A surgeon has secured what her lawyer calls a "groundbreaking" victory in a case in the Netherlands. The Guardian reports that an Amsterdam district court has ruled that the doctor, who's still practicing under a conditional suspension after some postoperative issues with a patient, can force Google to remove search results about her case that pop up. It's said to be the first "right to be forgotten" case involving a doctor's medical negligence, with the court noting that the "importance" of keeping the doctor's name off a "blacklist"—a website among the first search results on Google when looking up the doctor's name, and one that suggests she shouldn't be treating patients—"adds more weight than the public's interest in finding this information" on the search engine.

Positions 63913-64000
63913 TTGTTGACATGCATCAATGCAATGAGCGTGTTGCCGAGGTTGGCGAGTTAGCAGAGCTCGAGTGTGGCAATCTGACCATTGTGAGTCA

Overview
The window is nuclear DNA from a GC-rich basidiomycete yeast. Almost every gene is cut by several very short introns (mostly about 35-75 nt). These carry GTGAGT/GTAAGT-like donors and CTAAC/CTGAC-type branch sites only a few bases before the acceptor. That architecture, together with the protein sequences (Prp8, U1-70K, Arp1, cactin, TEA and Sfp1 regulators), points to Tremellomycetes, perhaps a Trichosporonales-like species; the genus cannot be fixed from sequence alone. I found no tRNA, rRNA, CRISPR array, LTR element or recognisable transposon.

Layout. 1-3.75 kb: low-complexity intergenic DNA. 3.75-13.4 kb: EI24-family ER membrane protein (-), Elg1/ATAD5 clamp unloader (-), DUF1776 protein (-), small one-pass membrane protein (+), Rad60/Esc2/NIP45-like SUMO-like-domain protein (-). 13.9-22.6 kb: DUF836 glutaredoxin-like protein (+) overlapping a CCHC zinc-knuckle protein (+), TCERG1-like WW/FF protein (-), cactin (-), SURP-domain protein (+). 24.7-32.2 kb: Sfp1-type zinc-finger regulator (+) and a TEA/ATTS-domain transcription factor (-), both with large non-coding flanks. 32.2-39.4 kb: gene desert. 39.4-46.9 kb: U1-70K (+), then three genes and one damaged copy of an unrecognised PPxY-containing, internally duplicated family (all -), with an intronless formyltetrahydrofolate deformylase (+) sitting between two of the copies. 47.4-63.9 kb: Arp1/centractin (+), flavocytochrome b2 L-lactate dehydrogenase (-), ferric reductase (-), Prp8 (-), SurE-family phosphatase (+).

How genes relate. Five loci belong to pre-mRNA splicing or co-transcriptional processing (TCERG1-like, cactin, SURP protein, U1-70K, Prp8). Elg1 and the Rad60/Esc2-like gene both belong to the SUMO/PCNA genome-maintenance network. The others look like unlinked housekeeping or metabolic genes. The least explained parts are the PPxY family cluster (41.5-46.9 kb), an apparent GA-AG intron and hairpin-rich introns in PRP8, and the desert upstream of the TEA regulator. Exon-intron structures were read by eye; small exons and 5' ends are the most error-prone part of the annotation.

The judge in the case said that, despite the surgeon's misfires in 2014 (it's not specified what those misfires were), the doctor's initial suspension was modified to a conditional one in which she was allowed to keep working. However, that was not reflected on the blacklist, which suggested she was unfit to practice. "The disciplinary committee is not meant to be about punishment. It is meant to be correcting the doctor's mistake so they can do the job next time," the surgeon's lawyer says. The Verge notes the "right to be forgotten" ruling came down in the EU in 2014, and that more than 1 million URLS have been yanked from Google's search results since. (Read more Google search stories.)